Lastly, the Court confirms that account cannot be taken of the peaceful coexistence of the signs at issue as a factor that could reduce the likelihood of confusion, the conditions in that connection not being satisfied. The peaceful coexistence of those signs in the United Kingdom concerns only one isolated, highly specific service (namely, peer-to-peer communications services) and cannot, therefore, lessen the likelihood of confusion in respect of the many other goods and services covered by the signs. In addition, that coexistence has not lasted long enough to give grounds for the assumption that it was based on the absence of any likelihood of confusion in the mind of the relevant public.
The word “monaco” designates the origin or geographical destination of the goods and services concerned and is devoid of distinctive character.
In 2010, the government of the Principality of Monaco was granted, by the World Intellectual Property Organisation (WIPO), an international registration covering the territory of the EU. That registration, which was based on the word mark “monaco”, was transferred to the Office for Harmonisation in the Internal Market (OHIM) to be processed.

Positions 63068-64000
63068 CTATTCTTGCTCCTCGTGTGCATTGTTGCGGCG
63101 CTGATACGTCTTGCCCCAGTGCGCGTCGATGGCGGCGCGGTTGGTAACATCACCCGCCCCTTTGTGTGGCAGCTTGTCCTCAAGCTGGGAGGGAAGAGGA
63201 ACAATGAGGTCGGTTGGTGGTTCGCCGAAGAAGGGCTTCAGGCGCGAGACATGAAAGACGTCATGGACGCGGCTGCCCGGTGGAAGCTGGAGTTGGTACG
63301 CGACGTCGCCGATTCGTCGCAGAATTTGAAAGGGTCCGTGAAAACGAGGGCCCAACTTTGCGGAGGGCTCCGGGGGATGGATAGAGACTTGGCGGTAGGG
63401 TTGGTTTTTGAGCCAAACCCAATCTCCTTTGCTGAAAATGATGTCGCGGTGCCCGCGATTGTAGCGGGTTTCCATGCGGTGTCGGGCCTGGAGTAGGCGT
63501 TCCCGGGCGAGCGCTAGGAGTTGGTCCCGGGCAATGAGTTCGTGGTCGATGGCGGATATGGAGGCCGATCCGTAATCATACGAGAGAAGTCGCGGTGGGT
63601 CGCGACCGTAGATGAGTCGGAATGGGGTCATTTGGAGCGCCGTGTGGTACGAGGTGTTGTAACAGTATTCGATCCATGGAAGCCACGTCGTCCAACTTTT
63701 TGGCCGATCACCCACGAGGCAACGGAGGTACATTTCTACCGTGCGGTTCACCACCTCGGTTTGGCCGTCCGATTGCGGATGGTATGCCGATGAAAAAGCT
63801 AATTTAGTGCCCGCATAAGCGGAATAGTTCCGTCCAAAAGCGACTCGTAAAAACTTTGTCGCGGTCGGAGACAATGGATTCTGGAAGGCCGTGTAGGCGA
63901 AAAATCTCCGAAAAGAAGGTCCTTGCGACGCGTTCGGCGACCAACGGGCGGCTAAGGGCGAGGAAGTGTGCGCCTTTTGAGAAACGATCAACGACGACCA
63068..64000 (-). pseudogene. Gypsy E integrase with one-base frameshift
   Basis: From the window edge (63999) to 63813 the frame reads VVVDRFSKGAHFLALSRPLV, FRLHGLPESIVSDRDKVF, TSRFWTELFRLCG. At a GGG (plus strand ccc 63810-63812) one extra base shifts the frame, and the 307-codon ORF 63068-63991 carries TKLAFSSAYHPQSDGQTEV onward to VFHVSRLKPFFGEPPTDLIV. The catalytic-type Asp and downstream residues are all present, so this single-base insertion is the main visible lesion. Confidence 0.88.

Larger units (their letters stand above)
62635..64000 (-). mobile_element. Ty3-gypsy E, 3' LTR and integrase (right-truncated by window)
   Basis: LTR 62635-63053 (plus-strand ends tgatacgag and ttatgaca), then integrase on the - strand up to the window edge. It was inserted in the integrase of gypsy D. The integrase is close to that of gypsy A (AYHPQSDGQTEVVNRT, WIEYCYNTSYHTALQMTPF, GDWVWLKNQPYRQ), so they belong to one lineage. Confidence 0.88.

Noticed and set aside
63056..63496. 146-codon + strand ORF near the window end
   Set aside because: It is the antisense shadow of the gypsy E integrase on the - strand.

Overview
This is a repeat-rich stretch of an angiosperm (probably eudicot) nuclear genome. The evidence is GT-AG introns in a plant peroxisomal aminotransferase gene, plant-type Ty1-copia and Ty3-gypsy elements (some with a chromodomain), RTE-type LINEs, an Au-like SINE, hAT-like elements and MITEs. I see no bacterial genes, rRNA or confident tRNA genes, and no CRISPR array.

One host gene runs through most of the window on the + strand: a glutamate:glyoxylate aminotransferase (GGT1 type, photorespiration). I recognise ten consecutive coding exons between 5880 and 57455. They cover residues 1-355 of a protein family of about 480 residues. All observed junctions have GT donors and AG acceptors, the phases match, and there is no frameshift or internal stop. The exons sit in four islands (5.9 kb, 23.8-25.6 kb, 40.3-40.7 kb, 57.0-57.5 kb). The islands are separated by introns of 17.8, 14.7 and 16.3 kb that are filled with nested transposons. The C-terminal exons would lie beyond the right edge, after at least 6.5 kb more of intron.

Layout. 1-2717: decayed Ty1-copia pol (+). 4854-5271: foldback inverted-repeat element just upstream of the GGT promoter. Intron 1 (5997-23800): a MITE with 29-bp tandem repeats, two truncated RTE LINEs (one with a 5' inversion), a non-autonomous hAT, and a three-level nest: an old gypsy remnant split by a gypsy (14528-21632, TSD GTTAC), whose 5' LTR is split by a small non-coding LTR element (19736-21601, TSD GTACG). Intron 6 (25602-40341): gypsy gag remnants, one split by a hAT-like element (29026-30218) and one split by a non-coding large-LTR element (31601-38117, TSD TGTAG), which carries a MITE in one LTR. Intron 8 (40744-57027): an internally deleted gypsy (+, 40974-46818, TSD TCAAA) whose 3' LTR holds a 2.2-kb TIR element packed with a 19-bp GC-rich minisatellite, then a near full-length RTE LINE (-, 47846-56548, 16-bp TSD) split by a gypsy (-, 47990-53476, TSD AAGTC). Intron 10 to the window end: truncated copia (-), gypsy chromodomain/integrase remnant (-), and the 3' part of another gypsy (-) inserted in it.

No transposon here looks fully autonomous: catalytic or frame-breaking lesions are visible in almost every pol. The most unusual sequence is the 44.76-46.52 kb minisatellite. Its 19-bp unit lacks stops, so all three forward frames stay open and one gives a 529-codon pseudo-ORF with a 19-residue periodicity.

In 2013, OHIM refused protection of the trade mark in the EU in respect of some of the goods and services applied for (i.e.: magnetic data carriers, paper and cardboard goods not included in other classes, printed matter, photographs, transport, travel arrangement, entertainment, sporting activities and temporary accommodation).
OHIM based its refusal on the descriptive character of the mark, in so far as the word ‘monaco’ designates the territory of the same name and could, therefore, be understood in any of the EU’s official languages as designating the origin or geographical destination of the goods and services concerned. OHIM further considered that the mark at issue was clearly devoid of distinctive character. Les Marques de l’État de Monaco (MEM), a Monegasque public-limited company which succeeded the government of the Principality of Monaco as the proprietor of the trade mark, contests OHIM’s decision before the General Court and seeks the annulment of that decision.
In its Judgment in Case T-197/13, Monaco v OHIM, the General Court (Eight Chamber) dismisses the application and upholds OHIM’s decision.